Last month, Fratelli won the Bronze Medal for its Chenin Blanc 2012 at the International Wine Challenge 2013 in the United Kingdom. In 2010 and 2011 as well, the label Chenin Blanc was lauded. What makes it so special are its fresh fruit and floral notes, well balanced with notes of apple, greengage, and chalky minerals, with smooth acidity and palatability. This is the first hat-trick for any single Indian wine brand and a well-deserved one at that! Speaking of firsts, its Merlot 2012 is the only Indian grape extract of this varietal to ever receive global recognition – another shining moment for the brand. And Fratelli’s Chardonnay 2012 and premium SETTE 2009 have only added to its list of prized wines by bringing home noteworthy stamps of international commendations.
Today, the house of Fratelli holds position as the second largest most distributed wine brand in India and is present in 12 states with 12 varietals on offer. In addition to this, the brand can boast of exporting to four countries – Italy, United Kingdom, Netherlands and Japan – all of which are known for their own wine produce.
Earlier this millennium, three sets of brothers got together to channel their ardour for wines to constructive exploitation. Secci brothers, Andrea and Alessio; Sekhri brothers, Kapil and Gaurav and Mohite-Patil brothers, Ranjitsinh and Arjunsinh are the might of Fratelli, Italian for brother. They invested in a few acres of land that stands 170 km south of Pune. Today, the winery cum vineyard holds 58 tanks with a total capacity of 600,000 litres spread over 240 acres across Motewadi, Garwad and Nimgaon.
For the sake of any wine label’s growth, the brothers realised a need for a viticulturist. This is when Piero Masi, chief viticulturist and oenologist, helped to positively spin their passion with equal vigour. Piero’s own brand, Fattoria dell’Agenda of 2004 and 2006 (100 per cent Cabernet) were sold out even before bottling. It had to be this merger of skill and zeal that pushed Fratelli wines into the limelight.
The secret to bringing out flavours of grape extracts lies in toiling towards creating excellent storage facilities. Not wanting to falter at any stage, the Fratelli brothers invested in the best – Oak Barrels from tonnellieries like Saury and Radoux in France. But before this, the soils for their vines were nursed with tender care – each inch was graded to form gentle slopes. And before this, the climate around its present region was carefully studied, like an architect would whet his blueprints before demolishing structures. Perhaps this is what explains the winning taste of refreshingly fruity Fratelli wines with good acidity and a dry feel – a contrast to the sweetness factor present in most the Indian wines.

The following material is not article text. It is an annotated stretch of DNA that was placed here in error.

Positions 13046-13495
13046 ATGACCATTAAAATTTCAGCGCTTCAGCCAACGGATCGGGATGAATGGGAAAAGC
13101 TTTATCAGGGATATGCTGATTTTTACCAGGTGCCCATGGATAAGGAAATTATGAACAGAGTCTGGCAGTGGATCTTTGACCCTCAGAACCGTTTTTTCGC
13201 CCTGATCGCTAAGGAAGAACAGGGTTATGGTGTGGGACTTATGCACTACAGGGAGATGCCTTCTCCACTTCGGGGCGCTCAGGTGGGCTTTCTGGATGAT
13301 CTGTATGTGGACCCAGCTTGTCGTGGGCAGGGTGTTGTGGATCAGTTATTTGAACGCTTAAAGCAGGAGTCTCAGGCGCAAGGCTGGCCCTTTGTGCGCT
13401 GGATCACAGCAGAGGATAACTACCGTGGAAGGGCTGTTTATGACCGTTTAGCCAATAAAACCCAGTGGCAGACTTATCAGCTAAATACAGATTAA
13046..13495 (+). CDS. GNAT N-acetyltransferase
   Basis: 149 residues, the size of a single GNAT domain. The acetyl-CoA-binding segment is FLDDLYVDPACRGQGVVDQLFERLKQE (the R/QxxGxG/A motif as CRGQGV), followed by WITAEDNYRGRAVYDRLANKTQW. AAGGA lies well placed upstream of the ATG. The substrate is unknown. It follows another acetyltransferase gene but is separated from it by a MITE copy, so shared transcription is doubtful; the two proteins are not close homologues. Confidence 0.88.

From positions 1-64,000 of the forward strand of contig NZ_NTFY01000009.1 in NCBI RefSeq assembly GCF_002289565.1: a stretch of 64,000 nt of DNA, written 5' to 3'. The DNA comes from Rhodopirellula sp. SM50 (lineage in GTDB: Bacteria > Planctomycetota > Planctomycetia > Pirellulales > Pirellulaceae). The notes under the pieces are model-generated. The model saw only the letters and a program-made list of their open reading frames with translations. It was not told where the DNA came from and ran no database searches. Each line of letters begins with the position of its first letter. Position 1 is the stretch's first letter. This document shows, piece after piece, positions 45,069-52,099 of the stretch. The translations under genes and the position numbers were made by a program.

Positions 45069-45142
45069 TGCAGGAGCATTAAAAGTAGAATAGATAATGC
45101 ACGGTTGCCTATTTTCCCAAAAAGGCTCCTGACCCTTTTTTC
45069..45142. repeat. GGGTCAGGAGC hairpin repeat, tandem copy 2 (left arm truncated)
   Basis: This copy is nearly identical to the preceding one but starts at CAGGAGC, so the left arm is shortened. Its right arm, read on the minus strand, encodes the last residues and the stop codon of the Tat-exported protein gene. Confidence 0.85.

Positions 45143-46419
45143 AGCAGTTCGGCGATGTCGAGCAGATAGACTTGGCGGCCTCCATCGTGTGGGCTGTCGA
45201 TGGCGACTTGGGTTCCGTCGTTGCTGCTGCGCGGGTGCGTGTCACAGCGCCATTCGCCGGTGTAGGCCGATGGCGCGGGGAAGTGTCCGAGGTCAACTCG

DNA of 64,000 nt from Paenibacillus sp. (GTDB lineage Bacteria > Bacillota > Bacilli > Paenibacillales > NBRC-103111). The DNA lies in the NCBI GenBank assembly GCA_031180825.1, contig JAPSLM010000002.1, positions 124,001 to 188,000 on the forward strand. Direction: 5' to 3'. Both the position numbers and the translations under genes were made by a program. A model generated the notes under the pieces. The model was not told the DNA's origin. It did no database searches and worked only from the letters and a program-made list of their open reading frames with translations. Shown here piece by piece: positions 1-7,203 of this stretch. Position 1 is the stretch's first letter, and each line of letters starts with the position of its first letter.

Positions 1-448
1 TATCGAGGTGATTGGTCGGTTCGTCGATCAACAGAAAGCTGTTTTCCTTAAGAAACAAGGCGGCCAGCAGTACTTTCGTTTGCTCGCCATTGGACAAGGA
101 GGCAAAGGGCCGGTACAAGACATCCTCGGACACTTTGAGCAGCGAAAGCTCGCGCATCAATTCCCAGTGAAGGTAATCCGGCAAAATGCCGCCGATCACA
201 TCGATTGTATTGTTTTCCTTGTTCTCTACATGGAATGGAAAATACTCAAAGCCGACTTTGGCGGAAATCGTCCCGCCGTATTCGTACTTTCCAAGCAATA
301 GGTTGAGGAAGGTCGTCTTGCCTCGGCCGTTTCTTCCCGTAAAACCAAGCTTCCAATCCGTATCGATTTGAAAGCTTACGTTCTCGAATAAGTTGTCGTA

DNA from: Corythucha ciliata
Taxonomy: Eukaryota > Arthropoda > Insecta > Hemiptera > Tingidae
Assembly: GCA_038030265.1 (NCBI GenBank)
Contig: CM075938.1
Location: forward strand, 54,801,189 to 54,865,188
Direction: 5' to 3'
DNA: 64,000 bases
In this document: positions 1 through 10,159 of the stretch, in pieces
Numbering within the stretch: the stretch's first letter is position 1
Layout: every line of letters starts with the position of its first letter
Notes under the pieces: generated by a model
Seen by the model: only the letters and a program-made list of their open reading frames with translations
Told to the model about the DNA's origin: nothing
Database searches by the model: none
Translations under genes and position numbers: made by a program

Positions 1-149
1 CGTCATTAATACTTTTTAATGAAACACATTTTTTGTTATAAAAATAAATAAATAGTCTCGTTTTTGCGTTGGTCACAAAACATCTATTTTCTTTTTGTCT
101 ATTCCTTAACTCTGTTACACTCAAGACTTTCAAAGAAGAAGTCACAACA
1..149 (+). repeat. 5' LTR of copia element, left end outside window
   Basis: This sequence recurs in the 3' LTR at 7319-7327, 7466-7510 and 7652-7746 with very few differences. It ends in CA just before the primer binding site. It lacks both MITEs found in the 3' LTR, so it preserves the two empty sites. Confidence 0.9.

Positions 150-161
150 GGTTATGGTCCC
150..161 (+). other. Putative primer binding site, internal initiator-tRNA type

PIERO MASI, CREATOR & CHIEF VITICULTURIST, FRATELLI WINES
WHAT INVOKED YOUR PASSION FOR WINE MAKING?
When I wake up every morning in my farm in Tavarnelle and look at the vineyards surrounding me, I imagine that 2300 years ago, Etruscans (original inhabitants of Etruria nowadays Tuscany) were already producing grapes from this same soil and making wine. I feel blessed to have such an inheritance to protect, maintain and evolve.
FROM WHERE DID YOU STUDY THE ART OF WINE-MAKING?
My father has been my very first teacher. I later went on to study Agronomics from the University of Florence. But in wine there is always something new to learn. I continue to study & learn in spite of being in the wine business for over 40 years.
WHAT CHALLENGES DID YOU ANTICIPATE WHEN PRODUCING YOUR FIRST BOTTLE?
I had no idea what to expect from our very first bottle of Fratelli. Tasting other Indian wines, my worries were more than my hopes. But after seeing the end result of our fermentation, all my worries vanished. My first Indian bottle took me 40 years back; what I knew about wines needed to be reconsidered because my Italian standards were not valid for India.
WHY DO YOU SUPPOSE THE CHENIN BLANC WINE WON THE BRONZE MEDAL RECENTLY?
It has always been a very good, refreshing wine with good acidity and minerality because of the quality characteristics of our soil. It won a bronze medal because I feel that it has reached the desired complexity that was missing earlier, making it quite close to very good Chenin Blanc from South Africa.
KAPIL SEKHRI, CO-PROMOTER & DIRECTOR, FRATELLI WINES
WHAT IS THE VISION FOR FRATELLI?
To be the premium wine brand coming out of India and also to change the international perception – Indian wine can stand on its own with quality produce. We’re taking small steps in our own way to try and show the world that India can be developed as a region for wines.
HOW DOES FRATELLI STAND APART FROM ITS COMPETITION?
The biggest difference from all the other wines is that we don’t do any contract farming – the grapes come from our own vineyard so the control on quality is far above. And secondly, we don’t have any consulting wine maker; every co-member of Fratelli actually owns a company share, so the interests are parallel and at the same level for everybody.
WHAT IS THE ONE MOMENT THAT DEFINES FRATELLI IN ALL ITS GLORY?
I would say the first International wine challenge award which we won from the first harvest on Chenin Blanc is the foremost encouragement we got. Even though we collected many others after that, the first encouragement is always the most special. I remember I saw the mail at about 6.30 a.m. and it definitely gave me a high which has not been parallel as yet.
DO YOU THINK FRATELLI GOES WELL WITH INDIAN DISHES?
Yes absolutely. And I’m no wine expert. I am a normal consumer like most of my fellow friends out there. Just the other day I was dining with three of my friends and we really could not believe how well the red wine, slightly chilled, went with our Indian meal which was more Lucknawi.
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